Rasmussen: Romney goes above 50% in Florida
posted at 2:01 pm on October 12, 2012 by Ed Morrissey
In more swing-state news, a new Rasmussen poll in Florida maintains the Mitt Romney momentum narrative — albeit narrowly. For the first time, Romney has broken through the majority barrier to take a small four-point lead over Barack Obama, 51/47:
Mitt Romney has crossed the 50% mark for the first time to widen his lead to four points in Florida.
The latest Rasmussen Reports telephone survey of Likely Florida Voters finds Romney with 51% support to President Obama’s 47%. Two percent (2%) remain undecided. (To see survey question wording, click here.)
This is the widest gap between the candidates in surveys this year, but Florida remains a Toss-Up in the Rasmussen Reports Electoral College Projections. Prior to these findings, the candidates have been within two points of each other in Florida in every survey since April. Last week, it was Romney 49%, Obama 47%.
Obama carried Florida over John McCain in 2008 by a 51% to 49% margin.
Suffolk bailed out of Florida, Virginia, and North Carolina earlier this week, but this doesn’t exactly look dominating — at least not yet. This comes within the margin of error, if to the outer edges of it, and a lot can happen in three-plus weeks. It’s the first time either candidate has shown any Sunshine State momentum in this poll series, but even that’s not fully substantiated in this survey.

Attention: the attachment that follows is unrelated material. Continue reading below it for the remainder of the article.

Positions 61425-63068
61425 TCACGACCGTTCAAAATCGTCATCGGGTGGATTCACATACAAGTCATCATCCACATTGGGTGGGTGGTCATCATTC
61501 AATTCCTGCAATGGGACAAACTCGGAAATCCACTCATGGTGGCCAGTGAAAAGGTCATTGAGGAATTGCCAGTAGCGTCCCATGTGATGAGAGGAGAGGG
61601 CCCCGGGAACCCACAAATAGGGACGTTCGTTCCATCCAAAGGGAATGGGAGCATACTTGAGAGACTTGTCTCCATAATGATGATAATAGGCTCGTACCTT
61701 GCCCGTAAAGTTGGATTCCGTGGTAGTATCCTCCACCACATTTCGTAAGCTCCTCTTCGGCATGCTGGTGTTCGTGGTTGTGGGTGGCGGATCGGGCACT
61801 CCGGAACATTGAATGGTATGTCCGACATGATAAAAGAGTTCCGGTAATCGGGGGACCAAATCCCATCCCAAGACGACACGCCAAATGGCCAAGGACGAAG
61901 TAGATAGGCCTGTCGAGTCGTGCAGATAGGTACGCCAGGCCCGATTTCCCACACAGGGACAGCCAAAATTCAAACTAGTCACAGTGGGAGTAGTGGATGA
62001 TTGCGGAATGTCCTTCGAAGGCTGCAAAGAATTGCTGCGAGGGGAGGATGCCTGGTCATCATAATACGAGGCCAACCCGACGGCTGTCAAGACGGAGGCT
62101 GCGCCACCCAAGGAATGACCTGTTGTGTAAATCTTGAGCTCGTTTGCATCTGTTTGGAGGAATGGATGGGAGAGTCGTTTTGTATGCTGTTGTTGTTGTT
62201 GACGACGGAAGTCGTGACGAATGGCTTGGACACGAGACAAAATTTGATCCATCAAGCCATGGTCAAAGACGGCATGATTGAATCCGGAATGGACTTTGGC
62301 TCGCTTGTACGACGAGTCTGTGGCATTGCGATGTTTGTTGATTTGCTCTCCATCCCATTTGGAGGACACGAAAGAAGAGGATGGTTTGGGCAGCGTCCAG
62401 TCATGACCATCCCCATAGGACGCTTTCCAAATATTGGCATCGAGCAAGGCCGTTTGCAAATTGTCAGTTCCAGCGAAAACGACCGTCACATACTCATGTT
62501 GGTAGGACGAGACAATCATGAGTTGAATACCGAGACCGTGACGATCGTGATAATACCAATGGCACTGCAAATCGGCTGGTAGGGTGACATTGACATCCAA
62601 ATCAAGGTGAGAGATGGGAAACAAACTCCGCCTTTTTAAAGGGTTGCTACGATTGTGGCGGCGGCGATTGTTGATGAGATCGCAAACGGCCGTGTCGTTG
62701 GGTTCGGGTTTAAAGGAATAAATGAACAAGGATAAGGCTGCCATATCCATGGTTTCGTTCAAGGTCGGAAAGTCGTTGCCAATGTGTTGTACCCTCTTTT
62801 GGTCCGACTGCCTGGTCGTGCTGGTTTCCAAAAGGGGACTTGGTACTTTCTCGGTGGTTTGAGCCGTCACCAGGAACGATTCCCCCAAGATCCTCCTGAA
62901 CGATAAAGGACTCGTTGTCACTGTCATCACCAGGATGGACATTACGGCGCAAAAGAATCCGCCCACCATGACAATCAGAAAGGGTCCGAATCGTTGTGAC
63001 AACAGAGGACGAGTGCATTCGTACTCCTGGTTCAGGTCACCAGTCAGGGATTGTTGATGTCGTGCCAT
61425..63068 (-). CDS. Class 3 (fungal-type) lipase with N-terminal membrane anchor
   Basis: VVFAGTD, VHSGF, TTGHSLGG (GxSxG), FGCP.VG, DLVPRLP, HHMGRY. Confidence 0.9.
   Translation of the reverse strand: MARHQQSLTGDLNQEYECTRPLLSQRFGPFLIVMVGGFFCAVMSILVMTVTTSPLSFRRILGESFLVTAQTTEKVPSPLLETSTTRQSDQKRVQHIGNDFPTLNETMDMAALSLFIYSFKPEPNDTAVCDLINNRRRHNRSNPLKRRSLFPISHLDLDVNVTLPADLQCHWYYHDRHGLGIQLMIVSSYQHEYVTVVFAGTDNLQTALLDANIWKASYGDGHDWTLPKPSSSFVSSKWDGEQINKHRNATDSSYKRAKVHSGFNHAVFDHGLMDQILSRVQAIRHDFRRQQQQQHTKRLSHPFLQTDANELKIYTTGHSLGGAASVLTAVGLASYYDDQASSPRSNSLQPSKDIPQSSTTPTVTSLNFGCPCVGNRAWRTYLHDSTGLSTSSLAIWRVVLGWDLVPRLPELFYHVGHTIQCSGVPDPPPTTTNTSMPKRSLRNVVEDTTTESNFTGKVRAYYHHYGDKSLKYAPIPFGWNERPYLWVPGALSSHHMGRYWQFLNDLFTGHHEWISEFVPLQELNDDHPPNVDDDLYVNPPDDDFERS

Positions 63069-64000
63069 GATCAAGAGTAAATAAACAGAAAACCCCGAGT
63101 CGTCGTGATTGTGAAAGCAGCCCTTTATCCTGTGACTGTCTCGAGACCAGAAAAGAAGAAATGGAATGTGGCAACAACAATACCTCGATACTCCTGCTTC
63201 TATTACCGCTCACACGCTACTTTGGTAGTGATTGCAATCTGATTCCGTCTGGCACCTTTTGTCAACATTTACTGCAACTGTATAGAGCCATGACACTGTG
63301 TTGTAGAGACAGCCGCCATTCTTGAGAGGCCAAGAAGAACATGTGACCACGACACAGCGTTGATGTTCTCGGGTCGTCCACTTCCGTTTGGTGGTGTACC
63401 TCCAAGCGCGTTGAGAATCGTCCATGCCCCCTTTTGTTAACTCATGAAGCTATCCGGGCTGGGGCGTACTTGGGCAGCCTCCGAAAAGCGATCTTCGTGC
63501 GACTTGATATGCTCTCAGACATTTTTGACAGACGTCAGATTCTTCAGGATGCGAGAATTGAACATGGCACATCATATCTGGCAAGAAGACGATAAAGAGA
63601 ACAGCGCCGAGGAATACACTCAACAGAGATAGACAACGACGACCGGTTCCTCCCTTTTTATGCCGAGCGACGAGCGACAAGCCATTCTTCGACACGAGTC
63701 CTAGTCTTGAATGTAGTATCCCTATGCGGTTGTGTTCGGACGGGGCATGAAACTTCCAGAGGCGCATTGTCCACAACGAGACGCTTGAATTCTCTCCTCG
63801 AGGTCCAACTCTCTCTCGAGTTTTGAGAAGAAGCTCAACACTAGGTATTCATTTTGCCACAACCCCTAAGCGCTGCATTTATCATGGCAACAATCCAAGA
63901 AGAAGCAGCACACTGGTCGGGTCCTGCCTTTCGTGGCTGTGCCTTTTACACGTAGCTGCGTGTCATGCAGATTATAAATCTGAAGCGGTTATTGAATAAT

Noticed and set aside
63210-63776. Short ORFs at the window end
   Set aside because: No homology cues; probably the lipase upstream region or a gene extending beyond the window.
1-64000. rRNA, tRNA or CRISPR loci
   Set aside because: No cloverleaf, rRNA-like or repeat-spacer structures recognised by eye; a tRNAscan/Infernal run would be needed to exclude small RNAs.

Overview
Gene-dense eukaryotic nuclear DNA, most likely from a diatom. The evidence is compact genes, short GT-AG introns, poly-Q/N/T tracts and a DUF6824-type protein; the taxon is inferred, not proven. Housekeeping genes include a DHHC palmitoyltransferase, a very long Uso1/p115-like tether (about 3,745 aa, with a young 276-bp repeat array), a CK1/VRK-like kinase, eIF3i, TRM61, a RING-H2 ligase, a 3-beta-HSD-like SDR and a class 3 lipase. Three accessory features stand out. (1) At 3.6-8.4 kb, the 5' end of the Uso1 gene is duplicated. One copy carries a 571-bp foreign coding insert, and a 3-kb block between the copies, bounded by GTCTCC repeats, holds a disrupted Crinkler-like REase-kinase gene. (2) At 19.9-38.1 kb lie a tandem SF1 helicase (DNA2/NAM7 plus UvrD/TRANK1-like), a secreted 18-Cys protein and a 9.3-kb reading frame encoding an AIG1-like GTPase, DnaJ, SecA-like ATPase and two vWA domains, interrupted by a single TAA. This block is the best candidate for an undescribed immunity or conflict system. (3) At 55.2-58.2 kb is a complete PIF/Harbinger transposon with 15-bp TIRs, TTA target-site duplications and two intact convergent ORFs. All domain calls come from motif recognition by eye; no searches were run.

The internals, though, look pretty devastating. The partisan split is an R+1, almost the same as the 36/36/29 2010 midterms, but with fewer independents at 39/38/23. The shortchanging of independents hurts Romney more than Obama, though, as Romney has a sixteen-point lead among unaffiliated voters, 54/38. Obama won independents in 2008 by seven, 52/45, in a D+3 turnout at 37/37/29.
Similarly, Rasmussen slightly oversamples women (56%) compared to 2008 (53%). That also doesn’t help Romney, as Obama wins women by eight points, 53/45. However, Romney wins men by eighteen points, 58/40, for an overall gender advantage of +10. In 2008, Obama had a gender advantage over John McCain of +9 (+4 among men and +5 among women). That’s a nineteen-point switch in the gap.
Furthermore, Romney now leads on the two big issue questions asked by Rasmussen in this poll. On the economy, a majority of voters trust him more over Obama, 51/45. A majority also trusts him more on national security, but that’s within the MoE at 50/47. Obama’s job approval is slightly under water at 48/51, but 45% strongly disapprove.
The internals paint a much more formidable picture of Romney’s strength in Florida than the topline does. We’ll see if his momentum grows in the next poll series, but a 16-point lead among independents with three weeks to go against an incumbent looks very good for the challenger.